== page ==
Georgia plays a strict rotation with their defensive line because their depth is so strong. Many of their top DLine players don't have the stats that others have because of playing in that rotation, but the talent certainly is there.

Smith is undersized at about 6'3 - 238, but like Anderson, he has the frame to get bigger. Comps for Smith would be two former Penn State players from the 2021 Draft, Micah Parsons and Odafe Oweh. Both were very fast and athletic players but also a bit undersized. In the Bears' scheme, Smith would be a right end, and he has the talent to provide a very good outside rush. I'll be interested to see how he performs at Indy because he could very well be close to Anderson as far as speed, strength, and explosiveness.

Isaiah Foskey – Notre Dame

Foskey was a hot name entering the season but got off to a slow start. He finished strong though, with 11 sacks on the season and 22 over the last two seasons. At 6'5 – 265, Foskey has great size and length and plays the run just as well as he rushes the passer. For a bigger guy, it would not surprise me if he runs in the low 4.6s. As good as he has played at Notre Dame, he still has a lot of upside. I doubt he is a top 10 type player, but he is a guy that a club would think about on a trade down.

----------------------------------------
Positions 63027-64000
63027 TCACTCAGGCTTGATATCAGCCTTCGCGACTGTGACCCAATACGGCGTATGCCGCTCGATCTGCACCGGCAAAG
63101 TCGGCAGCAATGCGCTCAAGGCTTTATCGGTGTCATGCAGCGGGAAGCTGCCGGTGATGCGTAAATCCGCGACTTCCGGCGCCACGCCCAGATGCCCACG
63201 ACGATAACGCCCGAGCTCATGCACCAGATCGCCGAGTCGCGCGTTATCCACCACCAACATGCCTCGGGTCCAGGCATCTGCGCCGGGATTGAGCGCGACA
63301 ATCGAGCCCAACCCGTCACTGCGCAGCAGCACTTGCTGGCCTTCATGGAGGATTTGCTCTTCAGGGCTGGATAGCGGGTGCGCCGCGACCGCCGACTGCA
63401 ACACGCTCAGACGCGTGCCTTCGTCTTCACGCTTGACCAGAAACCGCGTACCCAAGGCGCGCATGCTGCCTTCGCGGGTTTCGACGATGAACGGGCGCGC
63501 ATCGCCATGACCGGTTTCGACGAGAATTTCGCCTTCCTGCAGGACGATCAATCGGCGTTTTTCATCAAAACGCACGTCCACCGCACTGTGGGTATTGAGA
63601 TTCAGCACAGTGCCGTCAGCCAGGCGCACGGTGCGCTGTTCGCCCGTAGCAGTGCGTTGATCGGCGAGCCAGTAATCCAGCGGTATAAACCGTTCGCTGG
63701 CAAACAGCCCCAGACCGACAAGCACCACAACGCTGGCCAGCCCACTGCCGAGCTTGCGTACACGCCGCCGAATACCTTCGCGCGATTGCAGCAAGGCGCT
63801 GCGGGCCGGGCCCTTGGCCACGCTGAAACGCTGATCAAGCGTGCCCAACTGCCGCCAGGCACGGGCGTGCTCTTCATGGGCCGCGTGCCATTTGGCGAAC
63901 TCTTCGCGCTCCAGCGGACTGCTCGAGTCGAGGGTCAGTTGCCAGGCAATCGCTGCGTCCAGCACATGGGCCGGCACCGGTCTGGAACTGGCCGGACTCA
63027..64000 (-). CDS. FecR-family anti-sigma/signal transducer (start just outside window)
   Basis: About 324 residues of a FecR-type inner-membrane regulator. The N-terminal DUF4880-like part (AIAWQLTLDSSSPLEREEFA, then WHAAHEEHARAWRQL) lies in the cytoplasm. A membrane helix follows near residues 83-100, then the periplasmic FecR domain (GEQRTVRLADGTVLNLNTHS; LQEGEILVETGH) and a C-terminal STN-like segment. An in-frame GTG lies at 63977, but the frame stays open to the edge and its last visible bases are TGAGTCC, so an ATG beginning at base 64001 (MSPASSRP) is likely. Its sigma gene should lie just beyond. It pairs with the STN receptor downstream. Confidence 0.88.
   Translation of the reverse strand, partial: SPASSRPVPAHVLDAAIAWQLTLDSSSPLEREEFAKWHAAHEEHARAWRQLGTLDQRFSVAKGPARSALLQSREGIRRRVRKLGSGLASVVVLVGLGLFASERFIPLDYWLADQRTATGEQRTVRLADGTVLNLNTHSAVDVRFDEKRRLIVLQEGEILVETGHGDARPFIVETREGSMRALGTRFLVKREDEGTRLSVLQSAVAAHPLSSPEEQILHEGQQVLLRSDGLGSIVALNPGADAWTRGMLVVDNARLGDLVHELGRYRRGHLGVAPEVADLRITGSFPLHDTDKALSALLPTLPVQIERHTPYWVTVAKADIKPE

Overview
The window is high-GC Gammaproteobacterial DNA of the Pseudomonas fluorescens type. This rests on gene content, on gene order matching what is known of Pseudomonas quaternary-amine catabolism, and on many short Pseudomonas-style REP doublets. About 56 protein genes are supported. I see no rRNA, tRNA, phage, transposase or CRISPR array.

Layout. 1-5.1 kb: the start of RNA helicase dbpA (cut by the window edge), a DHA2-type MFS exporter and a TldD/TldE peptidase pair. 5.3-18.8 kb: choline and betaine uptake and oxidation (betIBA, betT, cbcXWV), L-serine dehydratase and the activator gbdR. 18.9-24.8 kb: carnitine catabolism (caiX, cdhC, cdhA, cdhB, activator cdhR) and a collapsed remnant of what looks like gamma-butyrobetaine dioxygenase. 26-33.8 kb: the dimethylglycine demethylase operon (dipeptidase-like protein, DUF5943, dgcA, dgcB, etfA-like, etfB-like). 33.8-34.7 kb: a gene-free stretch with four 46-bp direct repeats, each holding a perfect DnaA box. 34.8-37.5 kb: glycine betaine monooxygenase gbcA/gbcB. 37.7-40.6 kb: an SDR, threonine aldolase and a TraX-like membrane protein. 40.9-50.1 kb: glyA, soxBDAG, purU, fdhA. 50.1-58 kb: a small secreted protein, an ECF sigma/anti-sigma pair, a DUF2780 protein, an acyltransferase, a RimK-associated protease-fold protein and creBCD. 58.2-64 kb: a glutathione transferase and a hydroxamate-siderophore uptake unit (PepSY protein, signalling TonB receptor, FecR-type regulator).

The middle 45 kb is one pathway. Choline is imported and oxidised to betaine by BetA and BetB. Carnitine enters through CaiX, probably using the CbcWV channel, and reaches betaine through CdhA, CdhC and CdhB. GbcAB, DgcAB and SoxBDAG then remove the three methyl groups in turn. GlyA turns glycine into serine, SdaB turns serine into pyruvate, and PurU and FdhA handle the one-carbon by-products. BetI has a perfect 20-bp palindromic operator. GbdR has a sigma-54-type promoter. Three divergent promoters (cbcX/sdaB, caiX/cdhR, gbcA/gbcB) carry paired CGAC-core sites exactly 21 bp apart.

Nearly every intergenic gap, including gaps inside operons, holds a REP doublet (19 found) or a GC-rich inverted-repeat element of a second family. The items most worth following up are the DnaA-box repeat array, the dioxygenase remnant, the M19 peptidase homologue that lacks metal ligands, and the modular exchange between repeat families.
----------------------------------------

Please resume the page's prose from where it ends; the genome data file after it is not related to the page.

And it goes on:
Jared Verse – Florida State

Verse is a very interesting player. He started off at tiny Albany State in New York but dominated at the FCS level. He transferred to Florida State for this season and played very well against way better competition. He still has two seasons of eligibility left, but there are strong indications that he will enter the Draft. Like the players above, Verse is very fast and athletic with natural pass rush tools. He plays with very good bend, and his hand use is advanced for a guy who came from a small school. In my opinion, Verse is more of a second-round type, but he has excellent upside as he has only played one year of major college football.

As we get closer to the Combine and Draft, there will be others I will write about, as this Draft Class is strong in several areas, and it will give the Chicago Bears a good chance of improving their roster.